FIG. 5 depicts a flow diagram of an embodiment of a method of using a system as described herein. Data is received from an entropy source 502. The data may be communicated asynchronously or synchronously. A weight associated with the entropy source is applied to the data to estimate the entropy content of the data 504 as described above. An entropy source may have different weights associated with it when operating in an asynchronous mode or a synchronous mode. The received data is optionally hashed 506, as described above, so as to distribute its entropy content throughout the data. The data is then inserted into a buffer 508. The whole data may be inserted in the buffer, or a quantity representing the entropy content of the data may be extracted and inserted in the buffer.

If a user entropy source is supplying data, the data is received 510, a weight associated with the user entropy source and communication mode is applied 512, and the data is optionally hashed 514. The resulting data may be inserted into a buffer 508, or may first be mixed with data from a system entropy source 516 such as, for example, described above in relation to FIG. 4.

The data in the buffer may be hashed 518 to distribute entropy contained in the buffer throughout the buffer. If, for example, an entropy source is compromised, hashing the buffer helps to ensure that data from the compromised source is mixed with good entropy from other sources and that a stream of data solely from the compromised source does not issue from the buffer. Entropy from the buffer is supplied to an entropy pool state 520, for example as described above with respect to FIG. 1.

Entropy from the entropy pool state may be supplied to an entropy responder 522 such as for example an unblocking entropy responder 118 (FIG. 1) or a blocking entropy responder 120 (FIG. 1). The amount of entropy in the entropy pool state is tracked, and that amount is reduced by the amount of entropy supplied to the entropy responder.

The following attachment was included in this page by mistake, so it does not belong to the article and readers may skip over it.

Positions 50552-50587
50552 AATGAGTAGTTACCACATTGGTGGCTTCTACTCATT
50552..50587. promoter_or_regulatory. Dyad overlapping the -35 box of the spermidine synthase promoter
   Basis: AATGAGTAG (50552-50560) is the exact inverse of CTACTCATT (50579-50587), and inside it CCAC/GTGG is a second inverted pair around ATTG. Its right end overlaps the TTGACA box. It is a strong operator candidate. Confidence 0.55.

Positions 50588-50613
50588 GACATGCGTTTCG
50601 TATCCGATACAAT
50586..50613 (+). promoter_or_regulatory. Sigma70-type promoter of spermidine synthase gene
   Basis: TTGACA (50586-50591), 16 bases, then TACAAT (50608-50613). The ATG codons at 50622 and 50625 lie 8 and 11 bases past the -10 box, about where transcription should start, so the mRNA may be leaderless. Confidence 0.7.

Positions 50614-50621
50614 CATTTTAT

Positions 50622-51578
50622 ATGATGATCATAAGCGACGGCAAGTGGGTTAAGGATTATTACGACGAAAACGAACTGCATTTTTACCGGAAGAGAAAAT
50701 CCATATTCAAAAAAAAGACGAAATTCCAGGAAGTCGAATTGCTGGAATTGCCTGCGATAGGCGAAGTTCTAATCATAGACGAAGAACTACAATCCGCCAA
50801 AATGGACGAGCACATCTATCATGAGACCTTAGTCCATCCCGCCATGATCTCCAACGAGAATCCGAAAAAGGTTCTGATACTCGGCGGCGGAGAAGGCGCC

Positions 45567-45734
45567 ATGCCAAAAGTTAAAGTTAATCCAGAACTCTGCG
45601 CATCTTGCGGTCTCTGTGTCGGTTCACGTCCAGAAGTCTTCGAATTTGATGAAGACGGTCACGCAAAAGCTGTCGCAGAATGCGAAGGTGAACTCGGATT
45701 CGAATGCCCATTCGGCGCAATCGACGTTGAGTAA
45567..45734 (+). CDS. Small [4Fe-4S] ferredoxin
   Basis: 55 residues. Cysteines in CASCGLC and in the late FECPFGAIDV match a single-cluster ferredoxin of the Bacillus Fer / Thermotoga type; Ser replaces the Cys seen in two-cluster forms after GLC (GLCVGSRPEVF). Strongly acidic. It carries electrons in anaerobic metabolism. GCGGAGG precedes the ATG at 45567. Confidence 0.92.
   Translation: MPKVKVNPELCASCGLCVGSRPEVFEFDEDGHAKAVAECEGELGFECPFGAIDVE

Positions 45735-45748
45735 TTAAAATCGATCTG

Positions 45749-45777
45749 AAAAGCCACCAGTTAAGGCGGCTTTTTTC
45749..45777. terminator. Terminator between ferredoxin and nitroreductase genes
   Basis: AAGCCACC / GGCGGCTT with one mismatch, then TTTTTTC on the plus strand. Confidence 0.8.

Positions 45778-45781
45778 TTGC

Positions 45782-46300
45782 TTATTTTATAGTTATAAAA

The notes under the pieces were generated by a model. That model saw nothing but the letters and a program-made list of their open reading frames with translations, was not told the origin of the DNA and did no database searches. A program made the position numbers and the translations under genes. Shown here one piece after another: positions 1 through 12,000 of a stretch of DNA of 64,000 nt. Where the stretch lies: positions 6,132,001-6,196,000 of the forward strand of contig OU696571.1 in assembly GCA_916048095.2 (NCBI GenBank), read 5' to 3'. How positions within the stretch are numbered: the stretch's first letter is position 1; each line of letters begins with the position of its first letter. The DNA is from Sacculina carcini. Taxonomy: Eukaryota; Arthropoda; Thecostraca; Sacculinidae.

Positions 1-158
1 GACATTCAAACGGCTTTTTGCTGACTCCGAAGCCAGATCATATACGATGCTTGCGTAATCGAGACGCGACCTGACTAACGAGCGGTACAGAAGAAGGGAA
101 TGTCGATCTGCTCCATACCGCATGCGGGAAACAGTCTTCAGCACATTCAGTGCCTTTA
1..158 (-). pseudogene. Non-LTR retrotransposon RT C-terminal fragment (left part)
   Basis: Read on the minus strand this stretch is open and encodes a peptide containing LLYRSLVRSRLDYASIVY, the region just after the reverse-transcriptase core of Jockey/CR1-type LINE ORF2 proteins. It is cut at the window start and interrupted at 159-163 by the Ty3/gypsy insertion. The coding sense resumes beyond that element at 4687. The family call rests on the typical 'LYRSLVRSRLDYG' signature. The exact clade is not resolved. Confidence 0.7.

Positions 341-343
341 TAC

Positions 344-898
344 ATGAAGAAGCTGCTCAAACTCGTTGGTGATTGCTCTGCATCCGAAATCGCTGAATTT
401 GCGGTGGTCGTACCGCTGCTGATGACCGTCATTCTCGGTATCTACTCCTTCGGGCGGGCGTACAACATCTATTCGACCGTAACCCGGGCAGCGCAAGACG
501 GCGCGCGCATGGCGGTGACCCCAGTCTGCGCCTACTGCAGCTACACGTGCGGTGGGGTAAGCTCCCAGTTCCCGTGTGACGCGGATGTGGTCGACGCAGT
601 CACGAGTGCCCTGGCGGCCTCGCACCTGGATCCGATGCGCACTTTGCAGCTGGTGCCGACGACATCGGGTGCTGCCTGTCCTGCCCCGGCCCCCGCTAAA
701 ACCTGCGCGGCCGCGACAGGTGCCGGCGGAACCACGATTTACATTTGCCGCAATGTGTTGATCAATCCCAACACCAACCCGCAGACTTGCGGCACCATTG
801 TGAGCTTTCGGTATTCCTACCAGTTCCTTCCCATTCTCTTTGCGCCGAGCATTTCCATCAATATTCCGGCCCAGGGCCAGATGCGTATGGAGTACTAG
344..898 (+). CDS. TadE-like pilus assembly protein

The data in the entropy pool state may be stored in a persistent storage 524, such as, for example, an entropy pool state file as described in connection with FIG. 1. Data in the persistent storage will persist across system restarts and will be available to provide entropy immediately upon restart.

While the present disclosure has been described in connection with various embodiments, illustrated in the various figures, it is understood that similar aspects may be used or modifications and additions may be made to the described aspects of the disclosed embodiments for performing the same function of the present disclosure without deviating therefrom. Other equivalent mechanisms to the described aspects are also contemplated by the teachings herein. Therefore, the present disclosure should not be limited to any single aspect, but rather construed in breadth and scope in accordance with the appended claims.

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Referenced by
Citing PatentFiling datePublication dateApplicantTitle
US8224848 *Mar 11, 2010Jul 17, 2012Guidance Software, Inc.System and method for entropy-based near-match analysis
US8250127Jan 7, 2008Aug 21, 2012Aruba Networks, Inc.Harvesting entropy from trusted cryptographic sources
US8682948 *Jan 6, 2011Mar 25, 2014Microsoft CorporationScalable random number generation
US8954723May 9, 2012Feb 10, 2015International Business Machines CorporationAnonymization of data within a streams environment
US8954724Feb 14, 2013Feb 10, 2015International Business Machines CorporationAnonymization of data within a streams environment
US20100235392 *Mar 11, 2010Sep 16, 2010Mccreight ShawnSystem and Method for Entropy-Based Near-Match Analysis
US20120179735 *Jan 6, 2011Jul 12, 2012Microsoft CorporationScalable random number generation
US20140040335 *Jul 31, 2012Feb 6, 2014International Business Machines CorporationMethod of entropy distribution on a parallel computer
US20140040336 *Feb 27, 2013Feb 6, 2014International Business Machines CorporationMethod of entropy distribution on a parallel computer
Classifications
U.S. Classification708/250
International ClassificationG06F1/02
Cooperative ClassificationG06F7/58
European ClassificationG06F7/58